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Democratic Presidential Candidates Visit Charleston

July 31, 2007

Leave it to South Carolina to host the Democratic candidates’ spouses in a way that other cities haven’t. For the first time, they were entertained together. They were in high cotton at High Cotton on East Bay Street in Charleston, eating an unbelievably good lunch.

Grace was the order of the day. It happens to be Chris and Jackie Clegg Dodd’s daughter’s name, but it was also the way these women operated. The six spouses (who I will call wives from now on, since Bill Clinton wasn’t able to attend, nor was Mrs. Obama) who were present at the lunch spoke only good things about each other and Charleston.

Jackie Clegg Dodd, a wisp of a lady, said “Charleston is a dangerous place to visit, as I know from times past visiting Peatsy and Fritz Hollings. You can put on 25 pounds in a few days if you don’t watch out, the food is so good.” She was nearly as funny a lunch companion as she claims her husband is. She wouldn’t choose who was funnier, Chris Dodd or Fritz Hollings, saying Fritz is the raconteur of the two, but that her husband has kept her laughing for the twenty years they have been together. Her pale pink suit remained immaculate through a She-crab soup laden with crab and a touch of cream and sherry, succulent grouper and a lemon dessert that she, like most of the wives, ignored.

In all unfairness, the dessert arrived as the wives were introduced to speak in alphabetical order by Don Fowler, husband of South Carolina Democratic Party Chairman Carol Fowler. (They didn’t have a chance to touch it, even if they were willing to spend the calories.)

English teacher Jill Biden was wittier – and prettier – than my English teachers ever were. She quoted Blanche Dubois in Tennessee Williams’ “Streetcar Named Desire: I have to depend on the kindness of strangers” to elect my Joe. Her beautiful hands were a pale contrast to her black eyelet dress as she spoke passionately of her husband’s battle against adversity many times in his life. Those who tease about him speaking too much at times have probably forgotten he stuttered as a child and overcame it.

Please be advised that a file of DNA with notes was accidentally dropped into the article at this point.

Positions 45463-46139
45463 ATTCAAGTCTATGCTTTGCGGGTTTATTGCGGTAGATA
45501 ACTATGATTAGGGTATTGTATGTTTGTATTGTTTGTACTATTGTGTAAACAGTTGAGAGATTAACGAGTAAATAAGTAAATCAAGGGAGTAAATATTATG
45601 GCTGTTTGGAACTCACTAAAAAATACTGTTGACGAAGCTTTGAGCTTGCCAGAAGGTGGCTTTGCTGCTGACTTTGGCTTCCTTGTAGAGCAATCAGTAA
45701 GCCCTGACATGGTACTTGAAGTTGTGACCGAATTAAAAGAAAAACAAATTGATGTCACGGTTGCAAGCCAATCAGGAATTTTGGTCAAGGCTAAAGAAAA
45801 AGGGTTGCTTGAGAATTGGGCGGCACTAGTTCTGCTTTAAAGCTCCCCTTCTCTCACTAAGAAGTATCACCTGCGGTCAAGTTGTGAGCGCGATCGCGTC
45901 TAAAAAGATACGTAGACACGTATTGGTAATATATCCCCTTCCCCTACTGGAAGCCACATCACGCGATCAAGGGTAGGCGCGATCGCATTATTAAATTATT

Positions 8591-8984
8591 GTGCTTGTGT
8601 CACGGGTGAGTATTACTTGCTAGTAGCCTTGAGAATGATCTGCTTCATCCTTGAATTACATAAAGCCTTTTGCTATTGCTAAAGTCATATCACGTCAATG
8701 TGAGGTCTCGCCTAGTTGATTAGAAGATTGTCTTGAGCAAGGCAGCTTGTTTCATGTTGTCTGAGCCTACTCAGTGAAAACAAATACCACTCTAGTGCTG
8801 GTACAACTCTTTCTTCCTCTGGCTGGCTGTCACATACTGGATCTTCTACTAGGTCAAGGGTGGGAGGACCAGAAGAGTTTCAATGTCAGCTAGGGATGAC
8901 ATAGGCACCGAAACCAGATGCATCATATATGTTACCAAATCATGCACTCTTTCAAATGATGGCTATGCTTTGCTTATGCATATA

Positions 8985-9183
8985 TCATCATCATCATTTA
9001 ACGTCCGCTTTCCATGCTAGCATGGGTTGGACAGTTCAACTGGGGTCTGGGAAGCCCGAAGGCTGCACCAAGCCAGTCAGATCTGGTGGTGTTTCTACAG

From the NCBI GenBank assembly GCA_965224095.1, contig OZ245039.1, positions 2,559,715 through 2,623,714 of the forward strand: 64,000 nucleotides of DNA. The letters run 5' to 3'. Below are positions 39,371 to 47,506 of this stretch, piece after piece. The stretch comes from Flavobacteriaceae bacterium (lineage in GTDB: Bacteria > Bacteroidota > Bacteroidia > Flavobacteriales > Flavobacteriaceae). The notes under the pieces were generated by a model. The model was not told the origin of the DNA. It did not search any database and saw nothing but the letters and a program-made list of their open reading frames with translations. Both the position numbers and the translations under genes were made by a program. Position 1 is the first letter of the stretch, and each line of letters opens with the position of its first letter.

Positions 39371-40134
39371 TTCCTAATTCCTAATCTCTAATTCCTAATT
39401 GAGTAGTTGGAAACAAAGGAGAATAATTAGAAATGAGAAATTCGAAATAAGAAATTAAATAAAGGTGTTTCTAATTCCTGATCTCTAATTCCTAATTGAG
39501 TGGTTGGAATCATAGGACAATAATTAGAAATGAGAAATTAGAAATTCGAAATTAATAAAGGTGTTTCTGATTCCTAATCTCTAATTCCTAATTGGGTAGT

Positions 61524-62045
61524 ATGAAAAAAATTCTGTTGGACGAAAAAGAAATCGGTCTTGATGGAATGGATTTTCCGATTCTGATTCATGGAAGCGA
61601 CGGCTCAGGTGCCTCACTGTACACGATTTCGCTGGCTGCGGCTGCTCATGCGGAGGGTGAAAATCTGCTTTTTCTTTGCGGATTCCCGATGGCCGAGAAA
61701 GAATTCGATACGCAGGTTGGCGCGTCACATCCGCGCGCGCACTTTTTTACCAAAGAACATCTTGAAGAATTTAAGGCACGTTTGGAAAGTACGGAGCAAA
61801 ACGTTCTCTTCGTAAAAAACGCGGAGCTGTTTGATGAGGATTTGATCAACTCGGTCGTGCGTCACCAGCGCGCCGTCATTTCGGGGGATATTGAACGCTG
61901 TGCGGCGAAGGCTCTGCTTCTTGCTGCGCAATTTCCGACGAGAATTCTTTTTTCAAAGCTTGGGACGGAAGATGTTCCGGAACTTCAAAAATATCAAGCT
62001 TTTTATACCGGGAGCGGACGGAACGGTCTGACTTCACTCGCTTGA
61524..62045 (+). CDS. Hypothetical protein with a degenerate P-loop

Elizabeth Edwards, quoted her daughter about seeing her in a smashing black outfit as well as black tights, “Are you becoming a Goth?” Her three piece black outfit was smashing. She loves her food (and perhaps was most politically astute) enough to congratulate the chef and staff of High Cotton before saying anything about her husband. After speaking about his crusade on poverty, she spoke about the group of wives gathered there today – “They are,” she said, “A splendid group of women. It is a pleasure to be here with them all, and if my husband can’t win, I hope one of the other Democratic candidates will.”

Whitney Stewart Gravel, in pale blue that emphasized her eyes and stunning gray hair, said it was the first time she had ever spoken at a campaign event. If that was true, she is a natural speaker, holding us rapt as she spoke of her husband’s ardor about public health.

Elizabeth Kucinich, with vibrant long red hair and four inch high heels, was adorned only with a small pin saying “Peace.” She decided on her second date with Dennis she was going to marry him, and they were married three months later. A very moving speaker, she said when she was growing up in London, England. “America was the hope of the world..” She concluded her speech with, “Where is America?” Privately, she said she was eagerly awaiting her American citizenship.

Barbara Richardson, whose first trip to Charleston was on a vacation thirty years ago, gave some of the best laugh lines, expressing gratitude for all the wives being together at the luncheon. “Usually, when the candidates’ wives enter the room, we are separated as if we will be in a cat fight.” She spoke about what it means to all of the women be a spouse of a candidate. “We have traveled together, campaigned together, laughed and cried together, private women in public lives. People come up to us and say, ‘Your husband is SO wonderful.’ When ‘Mr. Wonderful’ is out there campaigning, WE are STILL schlepping at home.” “The women in this room,” she said, will unite behind whoever is the candidate to bring back the White House, no matter who wins.” Later, she told me, “All these women come from diverse backgrounds, juggling their private lives. All bring something valuable to the table.”

It seemed to me it was a lot of grace.

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